When she was about 13 years old, Condoleezza Rice and her family moved from segregated Montgomery, Alabama to Denver, Colorado. It was a radical change, which introduced this young, brilliant girl to an entirely new world. One where she actually had white classmates, where she had equal opportunity to realize and explore her potential.
But as progressive as Denver was, it was not perfect, and one day Condoleezza Rice came home heartbroken that another student had gotten up and moved seats, refusing to be seated next to a black girl. You might have expected him to comfort her, to tell her that progress still had a long way to go, and to assure her that she was just as good as everyone else. Indeed, he might have done those things, but he also chose in that moment to give his daughter some pretty counterintuitive advice:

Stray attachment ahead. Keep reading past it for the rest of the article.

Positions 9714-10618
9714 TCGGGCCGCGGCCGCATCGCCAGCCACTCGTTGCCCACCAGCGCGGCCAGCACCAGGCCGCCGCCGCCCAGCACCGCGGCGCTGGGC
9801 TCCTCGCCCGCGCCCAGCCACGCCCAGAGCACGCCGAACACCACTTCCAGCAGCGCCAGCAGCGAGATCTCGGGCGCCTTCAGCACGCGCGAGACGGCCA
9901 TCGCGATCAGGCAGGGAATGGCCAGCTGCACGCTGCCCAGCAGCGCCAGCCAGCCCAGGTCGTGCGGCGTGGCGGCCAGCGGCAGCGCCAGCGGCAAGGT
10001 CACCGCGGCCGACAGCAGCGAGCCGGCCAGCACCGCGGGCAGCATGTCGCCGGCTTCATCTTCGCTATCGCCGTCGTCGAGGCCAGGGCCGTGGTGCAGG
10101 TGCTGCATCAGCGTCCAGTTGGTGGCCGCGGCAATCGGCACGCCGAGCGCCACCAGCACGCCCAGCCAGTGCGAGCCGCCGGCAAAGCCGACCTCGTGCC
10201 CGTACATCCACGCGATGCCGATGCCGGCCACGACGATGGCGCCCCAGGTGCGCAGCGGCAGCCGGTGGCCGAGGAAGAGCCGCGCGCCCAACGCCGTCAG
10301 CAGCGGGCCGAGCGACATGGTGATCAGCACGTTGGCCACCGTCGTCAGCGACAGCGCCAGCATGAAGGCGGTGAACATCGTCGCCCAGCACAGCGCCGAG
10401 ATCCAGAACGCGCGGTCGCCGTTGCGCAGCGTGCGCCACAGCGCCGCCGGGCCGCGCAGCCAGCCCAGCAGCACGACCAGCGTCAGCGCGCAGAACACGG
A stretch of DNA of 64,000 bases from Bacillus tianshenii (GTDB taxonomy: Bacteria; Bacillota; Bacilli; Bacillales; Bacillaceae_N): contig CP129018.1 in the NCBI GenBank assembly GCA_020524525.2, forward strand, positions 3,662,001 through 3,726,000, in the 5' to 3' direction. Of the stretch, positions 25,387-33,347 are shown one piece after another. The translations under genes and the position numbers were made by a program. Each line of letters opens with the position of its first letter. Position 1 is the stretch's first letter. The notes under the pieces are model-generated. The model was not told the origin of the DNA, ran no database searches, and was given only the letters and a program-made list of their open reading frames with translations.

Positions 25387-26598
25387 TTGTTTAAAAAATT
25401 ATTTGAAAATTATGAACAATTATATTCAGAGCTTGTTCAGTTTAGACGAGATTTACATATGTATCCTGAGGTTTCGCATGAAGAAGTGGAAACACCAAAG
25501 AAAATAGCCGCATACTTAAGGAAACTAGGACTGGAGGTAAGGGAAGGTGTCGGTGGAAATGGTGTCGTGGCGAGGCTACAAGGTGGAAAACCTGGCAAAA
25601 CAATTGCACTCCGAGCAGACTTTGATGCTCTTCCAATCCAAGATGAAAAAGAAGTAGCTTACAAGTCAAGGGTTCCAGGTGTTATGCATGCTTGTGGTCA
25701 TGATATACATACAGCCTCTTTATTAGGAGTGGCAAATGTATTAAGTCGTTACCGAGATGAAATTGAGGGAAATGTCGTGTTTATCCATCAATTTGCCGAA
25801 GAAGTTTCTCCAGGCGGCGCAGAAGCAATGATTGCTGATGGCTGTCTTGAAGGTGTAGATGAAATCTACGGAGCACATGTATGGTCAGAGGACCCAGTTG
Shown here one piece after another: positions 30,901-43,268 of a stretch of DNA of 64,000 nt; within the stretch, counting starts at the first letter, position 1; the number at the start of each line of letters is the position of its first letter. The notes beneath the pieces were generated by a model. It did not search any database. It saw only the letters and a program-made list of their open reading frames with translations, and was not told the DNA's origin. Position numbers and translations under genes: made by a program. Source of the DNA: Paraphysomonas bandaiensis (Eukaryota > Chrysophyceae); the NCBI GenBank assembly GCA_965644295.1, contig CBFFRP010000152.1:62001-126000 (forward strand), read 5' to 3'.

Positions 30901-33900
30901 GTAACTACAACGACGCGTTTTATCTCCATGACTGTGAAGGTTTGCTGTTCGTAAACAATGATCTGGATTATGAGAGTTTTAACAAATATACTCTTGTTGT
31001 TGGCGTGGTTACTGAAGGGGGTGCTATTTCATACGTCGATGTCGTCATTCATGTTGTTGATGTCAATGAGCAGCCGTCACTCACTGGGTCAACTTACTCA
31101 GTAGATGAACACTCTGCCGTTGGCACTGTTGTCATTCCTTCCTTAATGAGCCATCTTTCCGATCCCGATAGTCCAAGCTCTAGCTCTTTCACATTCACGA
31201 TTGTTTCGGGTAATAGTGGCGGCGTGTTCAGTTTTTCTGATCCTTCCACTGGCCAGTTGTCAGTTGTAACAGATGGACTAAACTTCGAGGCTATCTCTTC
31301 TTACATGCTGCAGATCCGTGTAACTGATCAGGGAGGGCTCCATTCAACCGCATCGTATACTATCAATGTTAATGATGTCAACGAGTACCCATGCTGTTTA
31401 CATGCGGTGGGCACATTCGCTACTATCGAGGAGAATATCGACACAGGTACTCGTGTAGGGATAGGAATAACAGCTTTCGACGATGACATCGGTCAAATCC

“It’s okay that some close-minded person doesn’t want to sit next to you,” he told her, “as long as they are the one that moves.” You can imagine, as a father who had just learned his daughter was being singled out and bullied, that the instinct would be to be outraged. Or to call the teacher.
Instead of making his daughter feel like a victim, he empowered her. He gave her a great gift in that moment—it was a gift of dignity and strength. Yes, he was telling her she couldn’t control what other thoughtless or mean people did. She could, however, decide not to let it affect her, not to let it change how she lived her life, or how she went about her own school day. If some racist kid (with racist parents obviously) wanted to change where they sat, that was their choice. But she didn’t have to bend or be changed by it. She didn’t have to let it get to her. They can move. She wouldn’t. That was her power.
And your kid should know they have that power too.